From Booklist, Copyright (c) American Library Association. Used with permission.
Review by Publisher's Weekly Review

In this insightful group memoir, a reading group of four English professors from the College of New Jersey tackles four Toni Morrison novels: Beloved, The Bluest Eye, A Mercy, and Song of Solomon. Each contributing a pair of essays, they consider African-American history, personal experiences, and Morrison's lessons for the present moment. Jackson interprets The Bluest Eye as a critique of the "strong black woman" cultural trope, while Brown-Glaude finds in Song of Solomon "models of resistance from which we can learn... today." Bennett muses on his outsider position as the volume's one white contributor through Beloved's "brief representation of a comic white girl," and Williams reflects on A Mercy's exploration of the costs of "being seen" through her own memory of "being the only black kid in a sea of" white high school students. She then fittingly concludes the collection with a piece that merges the personal, literary, historical, and contemporary, as she visits the National Museum of African American History and Culture and feels, while viewing Harriet Tubman's shawl, the "epiphanal blackness" also present in Morrison's work. For book lovers and history buffs, as well as the politically engaged, this collection, though small in size, will yield vast intellectual riches. (Feb.)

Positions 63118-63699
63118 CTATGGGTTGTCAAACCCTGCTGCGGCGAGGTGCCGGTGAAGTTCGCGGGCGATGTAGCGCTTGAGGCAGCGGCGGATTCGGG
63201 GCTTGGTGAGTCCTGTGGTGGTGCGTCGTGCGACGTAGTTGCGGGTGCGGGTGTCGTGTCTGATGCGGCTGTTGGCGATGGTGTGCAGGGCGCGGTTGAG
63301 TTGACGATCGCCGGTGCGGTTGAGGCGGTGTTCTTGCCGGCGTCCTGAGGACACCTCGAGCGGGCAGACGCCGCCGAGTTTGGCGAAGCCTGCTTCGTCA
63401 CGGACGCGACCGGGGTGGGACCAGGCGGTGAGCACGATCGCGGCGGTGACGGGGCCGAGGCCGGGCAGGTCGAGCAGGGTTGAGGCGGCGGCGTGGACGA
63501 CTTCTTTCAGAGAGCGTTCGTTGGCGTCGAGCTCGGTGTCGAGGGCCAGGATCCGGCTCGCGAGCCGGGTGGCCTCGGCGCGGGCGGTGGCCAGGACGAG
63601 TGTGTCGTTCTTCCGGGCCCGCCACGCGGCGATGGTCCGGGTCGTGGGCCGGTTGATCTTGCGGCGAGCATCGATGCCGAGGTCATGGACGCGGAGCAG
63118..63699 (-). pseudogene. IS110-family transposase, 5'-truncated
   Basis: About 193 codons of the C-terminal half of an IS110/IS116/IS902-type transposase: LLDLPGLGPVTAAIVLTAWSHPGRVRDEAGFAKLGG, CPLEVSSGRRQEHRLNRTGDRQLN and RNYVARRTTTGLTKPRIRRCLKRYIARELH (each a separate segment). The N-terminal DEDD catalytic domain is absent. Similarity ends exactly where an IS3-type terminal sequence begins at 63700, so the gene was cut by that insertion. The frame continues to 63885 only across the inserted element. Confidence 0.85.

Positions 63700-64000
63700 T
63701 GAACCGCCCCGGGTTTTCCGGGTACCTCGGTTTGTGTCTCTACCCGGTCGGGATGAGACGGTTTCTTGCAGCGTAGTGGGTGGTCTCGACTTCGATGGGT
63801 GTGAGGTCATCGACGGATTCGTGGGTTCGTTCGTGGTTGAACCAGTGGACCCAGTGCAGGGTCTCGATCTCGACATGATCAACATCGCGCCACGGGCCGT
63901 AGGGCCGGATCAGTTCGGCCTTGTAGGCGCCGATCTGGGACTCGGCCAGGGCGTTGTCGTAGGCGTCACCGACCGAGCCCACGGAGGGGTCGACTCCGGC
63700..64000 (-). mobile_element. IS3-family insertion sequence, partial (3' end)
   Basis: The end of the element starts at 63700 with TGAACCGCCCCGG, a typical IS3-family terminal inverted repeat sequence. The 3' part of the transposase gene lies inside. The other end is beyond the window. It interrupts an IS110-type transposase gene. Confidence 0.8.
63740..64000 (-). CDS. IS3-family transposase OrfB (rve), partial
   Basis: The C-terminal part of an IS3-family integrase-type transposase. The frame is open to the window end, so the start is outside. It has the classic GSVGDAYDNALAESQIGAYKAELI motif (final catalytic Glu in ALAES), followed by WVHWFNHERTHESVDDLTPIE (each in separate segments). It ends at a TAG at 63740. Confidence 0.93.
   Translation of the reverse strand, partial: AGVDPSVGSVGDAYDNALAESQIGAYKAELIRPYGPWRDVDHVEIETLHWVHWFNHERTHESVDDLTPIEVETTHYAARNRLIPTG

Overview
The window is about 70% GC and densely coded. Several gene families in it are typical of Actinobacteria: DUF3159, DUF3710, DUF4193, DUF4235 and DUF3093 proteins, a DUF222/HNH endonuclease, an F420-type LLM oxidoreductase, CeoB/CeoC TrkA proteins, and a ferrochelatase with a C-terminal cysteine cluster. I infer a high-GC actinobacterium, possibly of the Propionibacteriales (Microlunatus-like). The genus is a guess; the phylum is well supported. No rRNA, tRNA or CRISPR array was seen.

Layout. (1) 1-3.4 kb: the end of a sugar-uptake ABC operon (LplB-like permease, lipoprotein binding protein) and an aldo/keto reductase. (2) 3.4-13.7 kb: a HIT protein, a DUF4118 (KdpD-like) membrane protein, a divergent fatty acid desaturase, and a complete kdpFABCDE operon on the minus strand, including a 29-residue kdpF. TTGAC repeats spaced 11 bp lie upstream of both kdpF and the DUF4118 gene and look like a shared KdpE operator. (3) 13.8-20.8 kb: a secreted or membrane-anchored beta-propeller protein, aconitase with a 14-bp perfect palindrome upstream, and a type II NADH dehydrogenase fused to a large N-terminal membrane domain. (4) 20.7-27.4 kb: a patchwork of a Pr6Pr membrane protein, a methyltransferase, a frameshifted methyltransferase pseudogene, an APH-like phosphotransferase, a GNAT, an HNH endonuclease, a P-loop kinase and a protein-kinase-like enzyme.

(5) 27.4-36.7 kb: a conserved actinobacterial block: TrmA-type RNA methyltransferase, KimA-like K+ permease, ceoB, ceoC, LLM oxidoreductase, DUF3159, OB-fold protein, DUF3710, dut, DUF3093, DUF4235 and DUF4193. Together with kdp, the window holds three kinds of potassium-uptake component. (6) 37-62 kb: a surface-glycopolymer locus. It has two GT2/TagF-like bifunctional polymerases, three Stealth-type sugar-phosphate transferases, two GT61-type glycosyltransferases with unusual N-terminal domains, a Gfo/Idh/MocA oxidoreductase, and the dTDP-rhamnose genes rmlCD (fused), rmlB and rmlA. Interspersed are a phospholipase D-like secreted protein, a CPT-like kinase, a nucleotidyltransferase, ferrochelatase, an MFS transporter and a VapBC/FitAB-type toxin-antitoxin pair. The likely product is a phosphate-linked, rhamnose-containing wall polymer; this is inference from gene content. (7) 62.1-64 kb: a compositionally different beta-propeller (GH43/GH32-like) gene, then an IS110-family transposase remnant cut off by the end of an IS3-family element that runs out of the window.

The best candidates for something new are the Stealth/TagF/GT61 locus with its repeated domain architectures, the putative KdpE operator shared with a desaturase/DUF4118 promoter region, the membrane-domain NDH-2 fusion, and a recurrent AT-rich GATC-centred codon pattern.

(c) Copyright PWxyz, LLC. All rights reserved
Review by Library Journal Review

In 2015, college professor friends Bennett (Toni Morrison and the Queer Pleasure of Ghosts), Winnifred Brown-Glande (Higglers in Kingston: Women's Informal Work in Jamaica), Cassandra Jackson (Violence, Visual Culture, and the Black Male Body), and Piper Kendrix Williams (Representing Segregation: Toward an Aesthetics of Living Jim Crow), who form a diverse group of black and white, gay and straight, immigrant and American-born, gathered together and created the Toni Morrison Book Club. After two years of meetings, they crafted this personal work celebrating Morrison's most memorable novels, including The Bluest Eye, Beloved, Song of Solomon, and A Mercy. Here, an aspect of Morrison's writings becomes a catalyst for discussions on police brutality, immigration, xenophobia, mothering, and exoticizing black female bodies, with intimate, moving, and often funny essays evoking a thoughtfulness and honesty on the part of the authors that in turn is demanded from readers. VERDICT All who pick up this book, from Morrison devotees to newcomers, will discover lessons in the literature to apply to their own lives. They will also feel inspired and wish to be part of a Toni Morrison Book Club of their own.--Stefanie Hollmichel, Univ. of St. Thomas Law Lib., Minneapolis